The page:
I realise that this argument is straying into what-women-can-and-can’t-wear territory, which is highly problematic in and of itself, but I personally feel that the only issue here is that this style was placed onto characters whom we know to be children (and young children at that).

  • Georgethecat

    This whole “people are perverts with dirty minds” thing is really bad faith arguing. And telling people they need to “chill” or “calm down” over problematic portrayals of women in media or calling out sexism is a classic example of derailing.

    Just because you happen to be a woman who is perfectly fine with this cover does not negate the many other women (and men) who have real issues with this problematic cover.

  • Georgethecat

    She did make some rather derailing comments about the entire thing, particularly her “it’s just everyone else who has a dirty mind” garbage.

    (And of course, there’s nothing wrong with drawing/liking sexy things yet still recognizing problematic stuff).

  • Georgethecat

    Other than this being a pretty problematic cover, it’s just pretty boring and hegemonic. If you want to reimagine the girls as teens at least try to put a little bit of effort into diversifying their faces and body shapes (as seen on the Super BFFs).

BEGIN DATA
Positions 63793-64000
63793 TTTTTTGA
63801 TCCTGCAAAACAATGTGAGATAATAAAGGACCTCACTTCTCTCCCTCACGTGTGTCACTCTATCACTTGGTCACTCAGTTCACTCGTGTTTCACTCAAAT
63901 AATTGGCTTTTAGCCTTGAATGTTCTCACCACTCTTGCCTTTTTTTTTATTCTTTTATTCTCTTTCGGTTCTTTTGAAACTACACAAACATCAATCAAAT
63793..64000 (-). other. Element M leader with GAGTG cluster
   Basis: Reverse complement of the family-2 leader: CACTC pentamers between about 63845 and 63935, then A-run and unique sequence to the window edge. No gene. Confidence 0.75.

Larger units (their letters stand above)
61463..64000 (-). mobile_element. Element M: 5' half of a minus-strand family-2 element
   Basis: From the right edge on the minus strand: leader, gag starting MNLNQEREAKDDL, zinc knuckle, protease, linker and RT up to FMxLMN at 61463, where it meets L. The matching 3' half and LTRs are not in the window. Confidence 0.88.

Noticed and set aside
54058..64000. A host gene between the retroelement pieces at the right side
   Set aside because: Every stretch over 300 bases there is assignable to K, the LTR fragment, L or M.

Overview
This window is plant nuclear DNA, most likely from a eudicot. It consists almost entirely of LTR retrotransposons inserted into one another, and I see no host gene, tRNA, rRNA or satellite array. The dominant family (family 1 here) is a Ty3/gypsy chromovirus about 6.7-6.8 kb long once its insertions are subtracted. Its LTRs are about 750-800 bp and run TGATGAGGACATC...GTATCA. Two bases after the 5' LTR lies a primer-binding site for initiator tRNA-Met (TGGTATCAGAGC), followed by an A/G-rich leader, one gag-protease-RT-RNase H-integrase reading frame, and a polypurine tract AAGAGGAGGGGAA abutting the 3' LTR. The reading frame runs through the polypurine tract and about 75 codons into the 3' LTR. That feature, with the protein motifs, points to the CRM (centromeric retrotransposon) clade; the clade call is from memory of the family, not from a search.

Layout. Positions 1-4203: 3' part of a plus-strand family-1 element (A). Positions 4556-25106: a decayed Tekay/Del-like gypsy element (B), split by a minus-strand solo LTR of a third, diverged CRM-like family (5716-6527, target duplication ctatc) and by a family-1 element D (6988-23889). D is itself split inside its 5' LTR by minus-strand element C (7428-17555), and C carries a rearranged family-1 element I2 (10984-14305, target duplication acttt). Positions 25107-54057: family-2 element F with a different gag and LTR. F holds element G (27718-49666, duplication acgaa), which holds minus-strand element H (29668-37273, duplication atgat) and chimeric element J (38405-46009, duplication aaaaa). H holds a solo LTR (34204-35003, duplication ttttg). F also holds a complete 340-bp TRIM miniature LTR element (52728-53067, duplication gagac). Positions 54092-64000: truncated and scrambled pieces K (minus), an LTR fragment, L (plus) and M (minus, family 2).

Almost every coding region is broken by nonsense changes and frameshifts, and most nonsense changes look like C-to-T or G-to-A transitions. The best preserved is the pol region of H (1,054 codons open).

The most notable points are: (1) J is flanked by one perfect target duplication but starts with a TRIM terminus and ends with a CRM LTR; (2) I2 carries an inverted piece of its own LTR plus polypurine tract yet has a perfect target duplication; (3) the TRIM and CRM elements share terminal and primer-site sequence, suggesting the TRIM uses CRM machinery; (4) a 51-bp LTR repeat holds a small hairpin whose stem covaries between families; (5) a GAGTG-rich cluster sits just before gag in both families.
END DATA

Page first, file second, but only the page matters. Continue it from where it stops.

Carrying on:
Give them some personality in their faces, at the very least. The PPG each have their own distinct personalities and traits. Why not play that up in their faces and outfits? Yet, all I’m seeing is sameface, samebody which is really not different from the problematic issues with a lot of male creators who draw adult female characters.

    And while I’m throwing a whole lot of shade at the Cartoon Network for this, the artist’s comments are particularly derailing and missing the point by about 1,000 miles.

  • karina

    It’s not derailing in any way….maybe bad faith with a stretch of the phrase. I just fail to see how it is problematic in any shape or form. I’m sorry you’re not comfortable with the cover, but that doesn’t make your opinion the end all be all either. Nor do I believe mine is the ultimate authority. My problem is the ridiculous arguments that it destroys the characters or people trying to say that this show was solely created for small children….when even the creators have said that it was intended to be just as appealing to parents.

  • Georgethecat

    No, it is derailing.

    You fail to see how the cover is problematic? I actually work in a comic book store. I see parents come in with their young children and I see them buy for their daughters titles like AdventureTime, My Little Pony, Power Puff Girls, PrinceLess, etc. Rarely do I ever actually see an adult buy Power Puff Girls, first of all. I’m sure there are some that do. But frankly, all-ages books should be appealing to ALL-AGES. And I can guarantee you if this was a book about three young boys? Them reimagined as teens would feature them standing in an action or powerful pose and they would not be there to look sexy but to look strong.